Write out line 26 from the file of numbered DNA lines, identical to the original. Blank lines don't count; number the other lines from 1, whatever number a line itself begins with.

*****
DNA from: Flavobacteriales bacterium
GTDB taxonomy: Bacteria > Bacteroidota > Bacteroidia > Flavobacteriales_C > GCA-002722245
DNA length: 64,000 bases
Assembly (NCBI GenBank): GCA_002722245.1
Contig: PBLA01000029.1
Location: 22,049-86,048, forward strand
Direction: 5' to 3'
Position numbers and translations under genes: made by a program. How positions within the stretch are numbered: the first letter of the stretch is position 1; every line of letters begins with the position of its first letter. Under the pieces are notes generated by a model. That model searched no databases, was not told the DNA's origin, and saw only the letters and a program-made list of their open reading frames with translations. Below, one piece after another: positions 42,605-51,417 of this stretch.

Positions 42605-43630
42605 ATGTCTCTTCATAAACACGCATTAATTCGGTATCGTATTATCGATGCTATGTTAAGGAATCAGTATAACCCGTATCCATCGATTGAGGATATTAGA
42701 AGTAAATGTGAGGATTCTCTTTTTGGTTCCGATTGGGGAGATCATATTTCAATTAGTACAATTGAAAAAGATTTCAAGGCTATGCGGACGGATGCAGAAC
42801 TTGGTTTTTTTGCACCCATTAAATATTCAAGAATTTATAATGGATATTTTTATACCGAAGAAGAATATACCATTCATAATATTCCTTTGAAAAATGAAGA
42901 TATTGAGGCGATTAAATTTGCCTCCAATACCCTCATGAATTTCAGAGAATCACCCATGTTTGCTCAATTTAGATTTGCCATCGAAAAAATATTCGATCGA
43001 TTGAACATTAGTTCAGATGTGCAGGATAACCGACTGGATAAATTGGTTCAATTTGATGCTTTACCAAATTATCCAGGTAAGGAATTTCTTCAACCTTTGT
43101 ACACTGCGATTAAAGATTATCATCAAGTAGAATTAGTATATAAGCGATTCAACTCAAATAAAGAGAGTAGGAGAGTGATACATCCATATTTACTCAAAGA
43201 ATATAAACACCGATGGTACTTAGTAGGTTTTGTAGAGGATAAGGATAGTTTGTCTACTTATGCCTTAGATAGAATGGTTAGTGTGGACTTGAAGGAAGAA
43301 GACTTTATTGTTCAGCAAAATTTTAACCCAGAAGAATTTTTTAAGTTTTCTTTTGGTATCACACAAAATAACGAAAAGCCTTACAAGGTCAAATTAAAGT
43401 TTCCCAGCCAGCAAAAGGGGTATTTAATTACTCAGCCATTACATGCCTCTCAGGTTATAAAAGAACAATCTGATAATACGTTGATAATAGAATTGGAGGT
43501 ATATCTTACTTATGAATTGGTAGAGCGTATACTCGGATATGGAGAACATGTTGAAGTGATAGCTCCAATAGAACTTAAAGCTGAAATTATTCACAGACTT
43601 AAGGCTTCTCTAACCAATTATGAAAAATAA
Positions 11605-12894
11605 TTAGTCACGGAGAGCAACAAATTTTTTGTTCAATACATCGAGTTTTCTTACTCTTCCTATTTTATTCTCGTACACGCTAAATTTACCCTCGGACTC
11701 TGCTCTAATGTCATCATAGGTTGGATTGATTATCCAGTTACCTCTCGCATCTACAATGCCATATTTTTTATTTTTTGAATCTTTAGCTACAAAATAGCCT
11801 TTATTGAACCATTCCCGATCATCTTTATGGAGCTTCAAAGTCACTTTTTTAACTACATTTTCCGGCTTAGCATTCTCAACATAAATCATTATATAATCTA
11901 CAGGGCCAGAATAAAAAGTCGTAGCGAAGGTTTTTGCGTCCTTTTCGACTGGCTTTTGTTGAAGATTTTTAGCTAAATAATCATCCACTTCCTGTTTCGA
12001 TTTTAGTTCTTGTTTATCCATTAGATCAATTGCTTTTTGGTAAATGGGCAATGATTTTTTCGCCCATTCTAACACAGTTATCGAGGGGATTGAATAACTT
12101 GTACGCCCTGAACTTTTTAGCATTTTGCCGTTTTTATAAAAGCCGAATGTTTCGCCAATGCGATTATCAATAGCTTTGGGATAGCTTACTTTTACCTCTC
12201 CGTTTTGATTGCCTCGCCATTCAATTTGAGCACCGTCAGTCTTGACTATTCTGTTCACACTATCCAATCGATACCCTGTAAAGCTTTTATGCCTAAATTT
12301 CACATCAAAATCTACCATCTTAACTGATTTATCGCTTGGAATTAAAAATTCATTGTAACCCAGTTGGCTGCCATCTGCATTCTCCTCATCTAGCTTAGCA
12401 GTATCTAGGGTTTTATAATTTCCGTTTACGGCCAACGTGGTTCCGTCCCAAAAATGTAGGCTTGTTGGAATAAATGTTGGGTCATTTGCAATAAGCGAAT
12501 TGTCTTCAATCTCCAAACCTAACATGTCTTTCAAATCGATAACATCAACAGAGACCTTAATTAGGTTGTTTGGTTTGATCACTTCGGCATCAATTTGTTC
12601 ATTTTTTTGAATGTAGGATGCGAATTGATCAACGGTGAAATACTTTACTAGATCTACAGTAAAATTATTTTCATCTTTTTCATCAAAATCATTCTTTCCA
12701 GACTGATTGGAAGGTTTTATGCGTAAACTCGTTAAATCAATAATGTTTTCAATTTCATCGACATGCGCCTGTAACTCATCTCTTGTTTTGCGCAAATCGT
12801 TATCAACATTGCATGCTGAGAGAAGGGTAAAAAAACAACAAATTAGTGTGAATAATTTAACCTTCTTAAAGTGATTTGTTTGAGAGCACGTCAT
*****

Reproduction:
12001 TTTTAGTTCTTGTTTATCCATTAGATCAATTGCTTTTTGGTAAATGGGCAATGATTTTTTCGCCCATTCTAACACAGTTATCGAGGGGATTGAATAACTT